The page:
What You Should Know About Suicide

September 10 is World Suicide Prevention Day.

How much do you know about suicide? It's a topic so taboo in most cultures that many of us remain ignorant—or worse, misinformed—about it. For starters, there is a stigma that when a person threatens to commit suicide, he or she is just asking for attention.

But having suicidal tendencies goes beyond  feeling sad or being depressed. It entails psychological, social, biological, cultural, and environmental factors. Even the happiest and most successful people can have suicidal tendencies. 

Today is World Suicide Prevention Day.  The first step in supporting the movement is to be correctly informed with facts. Here are things you should know about it: 

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MYTHS AND FACTS ABOUT SUICIDE

MYTH People who talk about suicide are just trying to get attention and shouldn’t be taken seriously.

FACT “People who die by suicide usually talk about it first,” explains Kevin Caruso of suicide.org. “They reach out for help because they do not know what to do and have lost hope.” According to Makati Medical Center’s Department of Psychiatry, over 70 percent of people who threaten to kill themselves proceed with the attempt.

MYTH Suicidal people and people who undergo psychiatric treatment are crazy.

FACT Suicidal behavior indicates deep unhappiness, but not necessarily mental disorder. “We use the term ‘crazy’ loosely to refer to someone who has lost touch with reality, which, in psychiatric parlance, refers to someone who is psychotic. Not all people who seek psychiatric help are psychotic,” says psychiatrist Dr. Rene Samaniego. “Instead of ostracizing suicidal people, what they actually need is compassion and empathy.”  

MYTH Suicidal people are weak.

FACT According to Dr. Samaniego, people who consider committing suicide are clinically depressed, and have a biological chemical imbalance in their brain that makes them act irrationally. Instead of branding them as “weak,” family and friends are encouraged to offer help and reassurance by lending a sympathetic ear.

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MYTH If the suicidal person finally feels better, he will no longer commit suicide.

FACT “Sometimes suicidal people feel better because they’ve finally decided to die by suicide, and a feel a sense of relief that the pain will soon be over,” Caruso says.

MYTH Talking about suicide is a bad idea and can be interpreted as encouragement.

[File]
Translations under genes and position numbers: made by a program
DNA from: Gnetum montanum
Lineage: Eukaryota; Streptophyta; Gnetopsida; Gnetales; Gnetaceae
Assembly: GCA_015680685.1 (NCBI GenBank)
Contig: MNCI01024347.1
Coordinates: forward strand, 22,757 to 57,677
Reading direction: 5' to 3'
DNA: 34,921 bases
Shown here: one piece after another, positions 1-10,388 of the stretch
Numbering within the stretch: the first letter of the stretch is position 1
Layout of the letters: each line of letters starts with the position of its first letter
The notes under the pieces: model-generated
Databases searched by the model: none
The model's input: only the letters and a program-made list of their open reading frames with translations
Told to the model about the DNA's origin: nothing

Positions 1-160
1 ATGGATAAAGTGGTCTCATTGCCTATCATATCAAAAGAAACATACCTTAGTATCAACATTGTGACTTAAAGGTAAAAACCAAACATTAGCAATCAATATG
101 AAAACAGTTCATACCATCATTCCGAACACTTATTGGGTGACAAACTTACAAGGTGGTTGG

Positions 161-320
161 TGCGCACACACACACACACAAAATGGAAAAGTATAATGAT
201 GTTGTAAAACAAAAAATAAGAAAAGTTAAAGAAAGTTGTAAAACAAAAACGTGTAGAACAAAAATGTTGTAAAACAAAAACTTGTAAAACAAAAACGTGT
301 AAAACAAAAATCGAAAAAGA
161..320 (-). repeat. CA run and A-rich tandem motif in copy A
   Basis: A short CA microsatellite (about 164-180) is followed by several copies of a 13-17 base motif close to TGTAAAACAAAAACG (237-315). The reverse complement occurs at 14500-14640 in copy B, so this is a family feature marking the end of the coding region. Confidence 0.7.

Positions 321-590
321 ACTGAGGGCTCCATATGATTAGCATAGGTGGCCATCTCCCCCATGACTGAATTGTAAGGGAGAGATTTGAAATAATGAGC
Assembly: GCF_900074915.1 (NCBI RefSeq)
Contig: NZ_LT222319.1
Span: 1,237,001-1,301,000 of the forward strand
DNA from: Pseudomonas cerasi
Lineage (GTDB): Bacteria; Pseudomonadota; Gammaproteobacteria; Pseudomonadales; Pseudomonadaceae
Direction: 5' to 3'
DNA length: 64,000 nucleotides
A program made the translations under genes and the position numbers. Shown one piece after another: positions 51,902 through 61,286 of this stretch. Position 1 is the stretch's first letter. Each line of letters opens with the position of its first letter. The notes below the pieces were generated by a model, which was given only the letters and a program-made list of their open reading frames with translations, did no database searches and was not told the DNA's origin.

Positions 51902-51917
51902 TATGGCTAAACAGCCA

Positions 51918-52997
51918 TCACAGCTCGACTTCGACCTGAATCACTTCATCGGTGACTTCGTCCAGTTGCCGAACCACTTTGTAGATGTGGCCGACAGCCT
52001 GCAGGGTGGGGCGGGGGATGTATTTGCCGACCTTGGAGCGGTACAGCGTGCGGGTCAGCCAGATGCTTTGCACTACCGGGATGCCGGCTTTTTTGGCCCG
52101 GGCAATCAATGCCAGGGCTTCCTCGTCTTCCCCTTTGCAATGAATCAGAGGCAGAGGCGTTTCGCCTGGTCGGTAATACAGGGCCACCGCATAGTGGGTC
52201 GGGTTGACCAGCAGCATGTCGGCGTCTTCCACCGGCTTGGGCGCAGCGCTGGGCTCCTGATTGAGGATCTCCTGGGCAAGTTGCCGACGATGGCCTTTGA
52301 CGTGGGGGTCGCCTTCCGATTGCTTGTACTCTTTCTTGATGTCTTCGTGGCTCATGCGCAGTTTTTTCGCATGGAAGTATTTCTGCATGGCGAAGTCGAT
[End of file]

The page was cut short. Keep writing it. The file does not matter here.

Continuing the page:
FACT Given the widespread stigma around suicide, most people who are contemplating suicide do not know who to speak to. Rather than encouraging suicidal behavior, talking openly can give an individual other options or the time to rethink his/her decision, thereby preventing suicide.

MYTH Most suicides happen suddenly without warning.

FACT The majority of suicides have been preceded by warning signs, whether verbal or behavioral. Of course there are some suicides that occur without warning. But it is important to understand that the warning signs are and look out for them.

MYTH Someone who is suicidal is determined to die.

FACT On the contrary, suicidal people are often ambivalent about living or dying. Someone may act impulsively by drinking pesticides, for instance, and die a few days later, even though they would have liked to live on. Access to emotional support at the right time can prevent suicide.

Source: World Health Organization; Cosmopolitan Philippines October 2013 

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HOW TO COPE WHEN A LOVED ONE IS SUICIDAL OR DEPRESSED 

What can I do to help someone I suspect is clinically depressed?

Avoid negative comments and lectures, because it can make the depressed person feel worse. Offer your support by listening in a sympathetic manner. Reassure him or her that it’s okay to reach out and get help from counselors, psychologists, or psychiatrists. Once you’ve gotten the person’s trust, monitor him by keeping in touch and seeing if you–or others–can offer help.

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How can I tell if someone is about to commit suicide?

  • Extreme depression, dramatic mood swings
  • Insomnia, hyperinsomnia
  • Withdrawing from friends, family, and most activities
  • Talking about suicide
  • Making a will
  • Suddenly visiting or calling friends and family “for one last time”
  • Gathering instruments that will help him or her complete the suicide, such as a gun, rope, and pills
  • Writing a suicide note

What can I do to stop someone from committing suicide?

If you spot at least one of the warning signs or if the person verbally tells you about his plan to commit suicide, you should seek the help of his family. Even if he tells you to keep it a secret, you should get help. A suicidal person cannot simply snap out of it. Enlist the help of a psychiatrist who will determine the types of therapy and medication he may need. 

You can also ask help from the following organizations:

Natasha Goulbourn Foundation
02-804-HOPE, 0917-558-HOPE

Anton Osmena Tribute and SOS Philippines (Survivors of Suicide) Resource Site
Facebook group: Survivor of Suicide - Philippines 

Center for Family Ministries (CEFAM)
894-5932 or 34

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 LIGHT A CANDLE TONIGHT

Show your support for suicide prevention by lighting a candle by your window at 8p.m. tonight (September 10), in memory of loved ones and the survivors of suicide.  

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